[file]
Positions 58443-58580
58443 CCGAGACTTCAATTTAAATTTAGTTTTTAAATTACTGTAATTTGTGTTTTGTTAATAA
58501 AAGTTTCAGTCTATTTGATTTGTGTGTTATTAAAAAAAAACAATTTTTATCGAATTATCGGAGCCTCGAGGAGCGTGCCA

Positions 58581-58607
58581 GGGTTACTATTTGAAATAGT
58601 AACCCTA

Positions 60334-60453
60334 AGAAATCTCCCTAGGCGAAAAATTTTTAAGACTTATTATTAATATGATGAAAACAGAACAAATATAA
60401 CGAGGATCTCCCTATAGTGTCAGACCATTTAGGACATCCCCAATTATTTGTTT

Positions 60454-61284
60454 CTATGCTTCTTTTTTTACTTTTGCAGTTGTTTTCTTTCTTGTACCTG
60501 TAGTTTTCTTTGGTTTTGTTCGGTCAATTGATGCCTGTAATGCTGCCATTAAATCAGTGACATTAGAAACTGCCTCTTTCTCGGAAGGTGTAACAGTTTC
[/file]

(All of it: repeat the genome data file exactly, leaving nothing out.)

Positions 58443-58580
58443 CCGAGACTTCAATTTAAATTTAGTTTTTAAATTACTGTAATTTGTGTTTTGTTAATAA
58501 AAGTTTCAGTCTATTTGATTTGTGTGTTATTAAAAAAAAACAATTTTTATCGAATTATCGGAGCCTCGAGGAGCGTGCCA

Positions 58581-58607
58581 GGGTTACTATTTGAAATAGT
58601 AACCCTA

Positions 60334-60453
60334 AGAAATCTCCCTAGGCGAAAAATTTTTAAGACTTATTATTAATATGATGAAAACAGAACAAATATAA
60401 CGAGGATCTCCCTATAGTGTCAGACCATTTAGGACATCCCCAATTATTTGTTT

Positions 60454-61284
60454 CTATGCTTCTTTTTTTACTTTTGCAGTTGTTTTCTTTCTTGTACCTG
60501 TAGTTTTCTTTGGTTTTGTTCGGTCAATTGATGCCTGTAATGCTGCCATTAAATCAGTGACATTAGAAACTGCCTCTTTCTCGGAAGGTGTAACAGTTTC